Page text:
In the earliest stages of a fight, when there’s a lot of line out and the fish is moving fast and away from the boat, a belly in the line becomes the angler’s worst enemy. Too much line out, and a fast-moving fish is a recipe for disaster. Once the fish starts taking off, the skipper needs to move the boat immediately to stop or slow the loss of line. At the same time, the angler needs to back off the strike drag. A long length of line moving through the water creates an incredible amount of drag on its own, so if the angler doesn’t back off the drag, a sudden acceleration on the fish’s end could break the line — even at a drag setting well below the line’s breaking strain.
Chasing the fish in forward gear saves losing line and gets line back quicker and easier than merely “backing down” on a hot fish. The same belly that was a source of danger at the start of the fight becomes the team’s best friend when the fish swaps ends and jumps wildly toward the boat.
No angler can even come close to retrieving line fast enough to stay tight to any billfish running and jumping toward the boat. In this situation, many captains mistakenly run straight away from the fish to try to tighten the slack line. It’s the wrong move. Once the fish charges the boat, it’s already too late to start moving ahead; the line is already slack once you start to move, and you won’t get any benefit from the action. Even a sluggish or mortally wounded fish can change direction much faster than the most agile boat ever built.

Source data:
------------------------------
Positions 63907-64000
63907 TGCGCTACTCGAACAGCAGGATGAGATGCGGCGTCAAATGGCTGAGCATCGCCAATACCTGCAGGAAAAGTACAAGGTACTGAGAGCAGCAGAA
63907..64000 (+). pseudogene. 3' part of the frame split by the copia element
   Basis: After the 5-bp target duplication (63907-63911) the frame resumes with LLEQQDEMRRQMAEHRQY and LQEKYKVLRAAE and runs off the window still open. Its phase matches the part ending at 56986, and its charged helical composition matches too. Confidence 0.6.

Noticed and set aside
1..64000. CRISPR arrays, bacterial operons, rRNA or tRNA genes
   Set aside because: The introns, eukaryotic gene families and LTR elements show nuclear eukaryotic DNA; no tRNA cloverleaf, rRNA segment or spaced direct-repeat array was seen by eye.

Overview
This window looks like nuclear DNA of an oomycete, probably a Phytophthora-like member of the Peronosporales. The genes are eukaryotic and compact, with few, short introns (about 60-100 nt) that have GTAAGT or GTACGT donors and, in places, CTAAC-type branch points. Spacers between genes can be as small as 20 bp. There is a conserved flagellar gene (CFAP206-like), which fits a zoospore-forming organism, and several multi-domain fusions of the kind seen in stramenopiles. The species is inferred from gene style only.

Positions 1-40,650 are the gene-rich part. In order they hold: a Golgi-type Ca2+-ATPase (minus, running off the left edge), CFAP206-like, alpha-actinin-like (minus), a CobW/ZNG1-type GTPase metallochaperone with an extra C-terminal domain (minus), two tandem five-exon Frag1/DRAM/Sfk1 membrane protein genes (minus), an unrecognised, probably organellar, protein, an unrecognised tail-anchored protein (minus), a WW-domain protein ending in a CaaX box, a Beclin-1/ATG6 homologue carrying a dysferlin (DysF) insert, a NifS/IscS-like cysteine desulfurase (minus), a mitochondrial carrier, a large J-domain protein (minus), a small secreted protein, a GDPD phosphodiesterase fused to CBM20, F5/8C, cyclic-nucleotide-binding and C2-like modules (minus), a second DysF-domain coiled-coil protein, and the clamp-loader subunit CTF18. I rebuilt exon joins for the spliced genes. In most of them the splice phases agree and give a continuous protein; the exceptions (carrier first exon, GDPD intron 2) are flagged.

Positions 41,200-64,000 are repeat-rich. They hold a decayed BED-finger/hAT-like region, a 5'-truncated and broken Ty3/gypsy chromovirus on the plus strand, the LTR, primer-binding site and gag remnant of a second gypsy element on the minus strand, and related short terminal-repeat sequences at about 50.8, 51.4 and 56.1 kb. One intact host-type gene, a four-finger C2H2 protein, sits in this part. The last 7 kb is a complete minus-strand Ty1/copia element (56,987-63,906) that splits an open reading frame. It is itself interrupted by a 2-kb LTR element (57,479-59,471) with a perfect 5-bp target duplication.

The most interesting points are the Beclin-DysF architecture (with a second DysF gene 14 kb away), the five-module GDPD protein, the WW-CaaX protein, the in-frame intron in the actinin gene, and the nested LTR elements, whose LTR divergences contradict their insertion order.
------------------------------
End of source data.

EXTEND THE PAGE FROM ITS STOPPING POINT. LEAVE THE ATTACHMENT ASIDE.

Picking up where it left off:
A far better maneuver is to move the boat at right angles to the fish, introducing a larger belly, which puts enough strain on the line trailing behind the fish to keep the line tight. The pressure on the hook is now pulling back into its jaw, not out the front of its open mouth. As the fish gets closer to the boat, idle ahead on a parallel course. The angler should be rapidly retrieving line during this entire maneuver.
When the fish pulls up alongside the boat, the captain should speed up to match the fish’s speed and course. Turn partly away from the fish if you think running over the line is a possibility and ease closer to him if the belly is over, say, 100 yards.